Representing local government, I recently was appointed by Gov. Gavin Newsom to the CalPERS Board of Directors
. Few issues confronting local governments are as significant — or as frequently misunderstood — as our employee pension and health benefit responsibilities.
Following my appointment, I was greeted by two messages. From my friends in public employment: “Congratulations! You’re going to save my pension, aren’t you?” And from my friends serving on local city councils: “Congratulations! You’re going to save my budget, aren’t you?”
There’s the conundrum. We’ve made pension promises to nearly 2 million CalPERS members, who have kept their part of the bargain, done their jobs and paid their required portion of their benefits. But keeping our part of the bargain has become increasingly difficult. Nearly every city and county is facing challenging pension issues.
According to a 2018 League of California Cities study, on average city pension contributions are expected to double by FY 2024-25. And that assumes CalPERS meets its 7 percent investment target.
Many factors led to CalPERS' current state
How did we get here? Pensions, public or private, depend primarily on investment earnings. Over the past 20 years, 59% of pension funding has come from investment income, 28% from employer contributions and 13% from employee contributions.
For most of its 87-year history CalPERS followed a conservative investment strategy weighted towards fixed-income investments: Treasury bills, corporate and municipal bonds. With T-Bill rates as high as 14% in the early 1980s, achieving targeted returns of 8% and higher was not a heavy lift.
But since 2000, T-Bills rates have fallen dramatically — they’re now barely above 2% — and CalPERS has moved to a riskier equity, or stock, dominated portfolio. CalPERS suffered greatly from the dotcom bust and the Great Recession. From a high of 128% in 1999, CalPERS’ funding level fell to 61% in 2009.
Today, CalPERS is about 70% funded. It needs to be much higher. Getting there requires a much sharper focus on long-term investing. After some false starts, CalPERS now has a leadership team committed to and capable of managing a long-term investment strategy.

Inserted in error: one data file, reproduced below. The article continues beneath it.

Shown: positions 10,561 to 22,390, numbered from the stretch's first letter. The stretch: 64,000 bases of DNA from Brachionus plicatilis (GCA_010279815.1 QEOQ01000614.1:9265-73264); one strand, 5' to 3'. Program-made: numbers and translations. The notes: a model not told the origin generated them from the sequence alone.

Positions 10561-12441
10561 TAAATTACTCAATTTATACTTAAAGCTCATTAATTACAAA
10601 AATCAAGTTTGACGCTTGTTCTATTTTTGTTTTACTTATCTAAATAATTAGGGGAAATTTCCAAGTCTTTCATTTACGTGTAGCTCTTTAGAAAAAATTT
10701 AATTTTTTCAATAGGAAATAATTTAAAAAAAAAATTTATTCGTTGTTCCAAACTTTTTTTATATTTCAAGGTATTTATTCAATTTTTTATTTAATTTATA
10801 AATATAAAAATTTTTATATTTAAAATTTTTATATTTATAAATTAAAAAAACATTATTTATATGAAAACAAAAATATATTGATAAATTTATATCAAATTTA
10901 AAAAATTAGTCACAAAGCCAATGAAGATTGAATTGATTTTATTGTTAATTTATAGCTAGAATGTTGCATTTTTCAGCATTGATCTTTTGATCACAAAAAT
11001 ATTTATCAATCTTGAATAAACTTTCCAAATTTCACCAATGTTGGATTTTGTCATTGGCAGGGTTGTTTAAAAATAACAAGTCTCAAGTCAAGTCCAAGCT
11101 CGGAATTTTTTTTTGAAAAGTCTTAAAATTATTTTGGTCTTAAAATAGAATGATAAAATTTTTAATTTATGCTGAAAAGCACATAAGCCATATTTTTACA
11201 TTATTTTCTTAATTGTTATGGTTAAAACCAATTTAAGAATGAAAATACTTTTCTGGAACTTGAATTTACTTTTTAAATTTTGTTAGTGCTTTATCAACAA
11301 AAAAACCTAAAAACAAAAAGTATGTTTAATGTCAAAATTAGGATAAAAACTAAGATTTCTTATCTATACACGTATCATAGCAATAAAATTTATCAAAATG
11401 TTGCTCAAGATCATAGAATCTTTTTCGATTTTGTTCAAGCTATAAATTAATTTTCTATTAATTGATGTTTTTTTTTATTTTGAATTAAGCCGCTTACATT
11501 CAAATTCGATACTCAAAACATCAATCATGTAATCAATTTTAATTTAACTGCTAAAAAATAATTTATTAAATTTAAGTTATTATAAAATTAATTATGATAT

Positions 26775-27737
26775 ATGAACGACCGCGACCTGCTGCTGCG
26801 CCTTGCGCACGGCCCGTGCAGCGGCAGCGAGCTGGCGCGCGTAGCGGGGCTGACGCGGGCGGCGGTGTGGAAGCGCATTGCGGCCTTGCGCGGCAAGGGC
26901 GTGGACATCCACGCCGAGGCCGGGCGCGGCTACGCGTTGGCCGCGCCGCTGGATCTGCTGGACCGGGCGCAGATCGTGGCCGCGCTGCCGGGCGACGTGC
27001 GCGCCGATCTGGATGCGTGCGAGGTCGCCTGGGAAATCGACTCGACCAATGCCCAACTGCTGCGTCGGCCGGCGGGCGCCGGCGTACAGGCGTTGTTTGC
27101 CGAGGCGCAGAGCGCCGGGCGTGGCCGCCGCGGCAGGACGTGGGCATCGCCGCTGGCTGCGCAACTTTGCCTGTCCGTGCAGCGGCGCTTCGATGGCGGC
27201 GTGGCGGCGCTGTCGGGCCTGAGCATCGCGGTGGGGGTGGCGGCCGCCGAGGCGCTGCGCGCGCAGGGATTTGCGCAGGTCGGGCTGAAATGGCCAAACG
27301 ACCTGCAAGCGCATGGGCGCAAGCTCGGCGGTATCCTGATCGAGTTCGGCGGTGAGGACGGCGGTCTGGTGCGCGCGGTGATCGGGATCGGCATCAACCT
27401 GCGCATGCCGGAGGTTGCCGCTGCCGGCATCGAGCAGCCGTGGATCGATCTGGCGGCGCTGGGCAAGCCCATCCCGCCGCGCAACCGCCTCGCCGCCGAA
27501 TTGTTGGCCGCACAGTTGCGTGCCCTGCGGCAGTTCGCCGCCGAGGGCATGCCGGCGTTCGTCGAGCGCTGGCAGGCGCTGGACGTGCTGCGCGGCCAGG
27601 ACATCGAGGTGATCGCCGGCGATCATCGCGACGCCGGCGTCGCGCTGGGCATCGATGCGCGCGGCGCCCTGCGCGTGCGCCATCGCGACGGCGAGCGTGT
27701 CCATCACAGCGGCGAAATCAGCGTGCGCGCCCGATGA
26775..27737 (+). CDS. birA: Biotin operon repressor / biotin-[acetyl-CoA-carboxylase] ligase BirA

However, investments aren’t the full story.
A costly miscalculation
In 1999, based on CalPERS’ super-funded level and its history of strong investment earnings, the Legislature substantially increased the benefit formulas for state employees. The CalPERS board president assured everyone at the time that the changes would not cost a “dime of taxpayer money.” Subsequently, local governments across the state increased their pension calculation formulas. (Full disclosure: I am a retired California state worker and I benefited from the changed formulas.)
Labor organizations supported these changes, and local governments willingly adopted them. The fact is we all did this together
and the cost estimates were wrong.
In 2012, the Legislature and the governor acted to correct the mistake, passing pension reform that reduced benefits, largely to pre-2000 levels.
The challenge facing California public agencies is managing a cost arc that for more than a decade will continue to increase, before descending when most public employees will be individuals who were not on the payroll before 2012.
My colleagues on the CalPERS Board have taken steps in recent years to address the problem.
This rising cost of pensions are serious, but with prudence and cooperation they are resolvable. CalPERS and our investment team must remain focused on investment returns. Local government needs improved tools to manage the pension cost arc. And we need to deliver on the promises we made